I always had interest in visiting Macau, some friends lived there and my interest was fuelled by their stories of growing up in this culture clash. I took a ferry from Hong Kong that took about one hour. It was a pleasant journey even though I’m not good on boats. Macau has a different feel from Hong Kong, it’s not as dense but it feels a bit more disorganised.
The mix of old Portuguese colonial architecture and the hap-hazardish contemporary architecture is nothing but jarring, which makes Macau unique but off-putting at times. Most streets still maintain their Portuguese names but they are no longer used by the locals which makes things interesting when you’re trying to get somewhere.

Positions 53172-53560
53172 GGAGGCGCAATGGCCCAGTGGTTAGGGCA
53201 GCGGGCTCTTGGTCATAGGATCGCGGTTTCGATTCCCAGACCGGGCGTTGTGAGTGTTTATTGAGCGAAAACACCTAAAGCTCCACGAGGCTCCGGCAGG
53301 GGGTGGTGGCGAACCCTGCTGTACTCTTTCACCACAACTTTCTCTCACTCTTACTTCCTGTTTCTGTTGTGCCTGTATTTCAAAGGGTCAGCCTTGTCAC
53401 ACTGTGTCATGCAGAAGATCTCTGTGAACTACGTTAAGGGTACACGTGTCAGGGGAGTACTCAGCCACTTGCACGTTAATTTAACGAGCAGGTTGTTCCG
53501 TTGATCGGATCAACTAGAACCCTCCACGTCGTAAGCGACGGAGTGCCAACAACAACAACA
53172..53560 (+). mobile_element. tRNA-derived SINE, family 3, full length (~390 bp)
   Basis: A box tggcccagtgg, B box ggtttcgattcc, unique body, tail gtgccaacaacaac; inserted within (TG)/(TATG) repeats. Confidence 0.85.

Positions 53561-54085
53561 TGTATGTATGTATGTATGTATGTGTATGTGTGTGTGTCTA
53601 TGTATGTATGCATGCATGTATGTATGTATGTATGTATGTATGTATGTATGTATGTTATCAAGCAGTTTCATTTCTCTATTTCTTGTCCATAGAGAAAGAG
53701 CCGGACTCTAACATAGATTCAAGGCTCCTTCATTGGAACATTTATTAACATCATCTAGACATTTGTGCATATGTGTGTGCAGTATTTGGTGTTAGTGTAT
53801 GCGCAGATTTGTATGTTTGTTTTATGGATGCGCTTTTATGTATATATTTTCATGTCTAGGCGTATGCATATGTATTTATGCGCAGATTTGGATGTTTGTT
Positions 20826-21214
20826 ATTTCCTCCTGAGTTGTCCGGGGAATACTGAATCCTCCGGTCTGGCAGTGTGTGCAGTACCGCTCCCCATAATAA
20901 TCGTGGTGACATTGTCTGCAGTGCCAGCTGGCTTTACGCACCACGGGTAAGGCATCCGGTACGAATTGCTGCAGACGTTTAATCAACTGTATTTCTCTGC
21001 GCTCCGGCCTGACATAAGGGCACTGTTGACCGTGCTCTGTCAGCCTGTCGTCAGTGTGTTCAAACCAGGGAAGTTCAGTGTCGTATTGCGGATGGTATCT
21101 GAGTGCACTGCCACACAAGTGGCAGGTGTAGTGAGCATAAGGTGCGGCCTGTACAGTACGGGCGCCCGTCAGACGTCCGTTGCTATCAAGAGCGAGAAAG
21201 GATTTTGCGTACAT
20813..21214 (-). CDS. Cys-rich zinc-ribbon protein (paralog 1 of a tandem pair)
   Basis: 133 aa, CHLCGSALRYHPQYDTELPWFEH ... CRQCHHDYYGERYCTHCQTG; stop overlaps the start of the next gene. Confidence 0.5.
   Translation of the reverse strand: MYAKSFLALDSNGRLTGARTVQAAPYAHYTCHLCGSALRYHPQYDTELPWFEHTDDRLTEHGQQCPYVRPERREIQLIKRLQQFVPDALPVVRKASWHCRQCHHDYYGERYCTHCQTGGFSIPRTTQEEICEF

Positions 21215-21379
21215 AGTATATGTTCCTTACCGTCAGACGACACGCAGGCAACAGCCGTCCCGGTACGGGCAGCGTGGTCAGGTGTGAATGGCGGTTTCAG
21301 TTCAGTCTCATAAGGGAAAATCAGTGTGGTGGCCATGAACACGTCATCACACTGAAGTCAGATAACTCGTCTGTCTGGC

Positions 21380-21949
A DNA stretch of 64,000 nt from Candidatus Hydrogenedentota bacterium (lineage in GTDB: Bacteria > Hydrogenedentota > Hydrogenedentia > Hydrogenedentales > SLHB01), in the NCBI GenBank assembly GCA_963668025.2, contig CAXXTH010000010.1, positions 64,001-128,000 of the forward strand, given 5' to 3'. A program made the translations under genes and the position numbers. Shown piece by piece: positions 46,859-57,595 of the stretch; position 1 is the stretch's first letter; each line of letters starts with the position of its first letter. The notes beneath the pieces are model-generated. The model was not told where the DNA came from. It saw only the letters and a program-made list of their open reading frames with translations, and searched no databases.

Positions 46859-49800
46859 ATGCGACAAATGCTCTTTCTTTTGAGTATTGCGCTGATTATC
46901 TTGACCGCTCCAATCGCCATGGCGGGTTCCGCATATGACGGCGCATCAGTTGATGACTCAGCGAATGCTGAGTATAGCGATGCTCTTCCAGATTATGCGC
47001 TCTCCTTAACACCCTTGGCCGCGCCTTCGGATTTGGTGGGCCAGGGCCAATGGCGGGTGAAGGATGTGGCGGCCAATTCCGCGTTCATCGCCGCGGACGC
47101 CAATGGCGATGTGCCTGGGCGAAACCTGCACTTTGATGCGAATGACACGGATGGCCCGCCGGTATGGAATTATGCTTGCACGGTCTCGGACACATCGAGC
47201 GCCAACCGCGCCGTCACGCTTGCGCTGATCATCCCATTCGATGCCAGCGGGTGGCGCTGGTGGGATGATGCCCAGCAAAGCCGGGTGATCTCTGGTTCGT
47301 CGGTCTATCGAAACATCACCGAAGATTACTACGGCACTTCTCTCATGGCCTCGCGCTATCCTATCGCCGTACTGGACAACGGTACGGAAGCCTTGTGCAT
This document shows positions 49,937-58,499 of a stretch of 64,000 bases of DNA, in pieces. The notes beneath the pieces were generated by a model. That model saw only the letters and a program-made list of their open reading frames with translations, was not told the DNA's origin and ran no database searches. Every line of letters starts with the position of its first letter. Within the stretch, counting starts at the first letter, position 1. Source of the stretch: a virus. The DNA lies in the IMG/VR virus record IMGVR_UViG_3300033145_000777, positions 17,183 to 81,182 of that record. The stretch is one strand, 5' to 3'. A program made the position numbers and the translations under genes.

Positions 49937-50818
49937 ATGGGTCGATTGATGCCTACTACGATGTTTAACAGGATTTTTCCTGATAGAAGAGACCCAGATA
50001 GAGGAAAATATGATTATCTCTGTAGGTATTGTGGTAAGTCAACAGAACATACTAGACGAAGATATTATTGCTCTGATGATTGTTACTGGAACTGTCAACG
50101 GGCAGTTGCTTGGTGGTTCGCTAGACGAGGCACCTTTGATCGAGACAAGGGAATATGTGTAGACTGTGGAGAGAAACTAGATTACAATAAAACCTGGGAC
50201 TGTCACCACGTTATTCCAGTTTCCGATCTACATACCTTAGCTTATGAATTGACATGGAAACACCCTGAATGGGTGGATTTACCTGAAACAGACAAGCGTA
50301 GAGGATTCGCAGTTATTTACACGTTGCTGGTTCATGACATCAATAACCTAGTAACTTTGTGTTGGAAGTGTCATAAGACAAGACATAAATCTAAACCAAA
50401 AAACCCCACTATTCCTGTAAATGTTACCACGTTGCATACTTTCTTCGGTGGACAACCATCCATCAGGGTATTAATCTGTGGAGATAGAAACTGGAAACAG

Dinning in Macau was a challenging but rewarding experience. English is widely spoken in touristic areas but in restaurants not so much. Most tourists in Macau come from mainland China which means most places are catered towards that crowd. It happened more than once to walk into a restaurant and sit whenever there was room and be handed a menu in Chinese. I still ate amazing things, even though the staff was never very friendly they always took care of us.
And then there’s the overwhelming mix of casinos and shopping malls. Casinos are not my cup of tea but I had to check it out. The atmosphere was heavy, stressful and not very welcoming and I couldn’t wait to get out, but I did do some shopping, it’s kind of impossible not to in places like that.